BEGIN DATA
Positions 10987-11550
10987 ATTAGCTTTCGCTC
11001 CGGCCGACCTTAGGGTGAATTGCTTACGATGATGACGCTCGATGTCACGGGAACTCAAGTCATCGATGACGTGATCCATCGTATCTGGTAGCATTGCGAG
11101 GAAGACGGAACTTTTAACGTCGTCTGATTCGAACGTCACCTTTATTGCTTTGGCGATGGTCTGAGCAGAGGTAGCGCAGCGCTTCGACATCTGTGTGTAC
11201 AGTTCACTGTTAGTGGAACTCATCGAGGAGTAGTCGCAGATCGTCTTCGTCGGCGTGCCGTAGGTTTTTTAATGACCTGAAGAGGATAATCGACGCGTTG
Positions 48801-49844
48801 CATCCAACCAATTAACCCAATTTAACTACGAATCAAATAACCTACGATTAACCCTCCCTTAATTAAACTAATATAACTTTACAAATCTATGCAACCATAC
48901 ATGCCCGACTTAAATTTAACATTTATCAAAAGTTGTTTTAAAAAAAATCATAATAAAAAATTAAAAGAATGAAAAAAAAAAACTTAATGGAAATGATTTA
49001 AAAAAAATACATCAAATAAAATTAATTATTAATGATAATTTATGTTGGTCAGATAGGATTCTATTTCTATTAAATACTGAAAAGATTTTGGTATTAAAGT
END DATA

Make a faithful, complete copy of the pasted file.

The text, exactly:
Positions 10987-11550
10987 ATTAGCTTTCGCTC
11001 CGGCCGACCTTAGGGTGAATTGCTTACGATGATGACGCTCGATGTCACGGGAACTCAAGTCATCGATGACGTGATCCATCGTATCTGGTAGCATTGCGAG
11101 GAAGACGGAACTTTTAACGTCGTCTGATTCGAACGTCACCTTTATTGCTTTGGCGATGGTCTGAGCAGAGGTAGCGCAGCGCTTCGACATCTGTGTGTAC
11201 AGTTCACTGTTAGTGGAACTCATCGAGGAGTAGTCGCAGATCGTCTTCGTCGGCGTGCCGTAGGTTTTTTAATGACCTGAAGAGGATAATCGACGCGTTG
Positions 48801-49844
48801 CATCCAACCAATTAACCCAATTTAACTACGAATCAAATAACCTACGATTAACCCTCCCTTAATTAAACTAATATAACTTTACAAATCTATGCAACCATAC
48901 ATGCCCGACTTAAATTTAACATTTATCAAAAGTTGTTTTAAAAAAAATCATAATAAAAAATTAAAAGAATGAAAAAAAAAAACTTAATGGAAATGATTTA
49001 AAAAAAATACATCAAATAAAATTAATTATTAATGATAATTTATGTTGGTCAGATAGGATTCTATTTCTATTAAATACTGAAAAGATTTTGGTATTAAAGT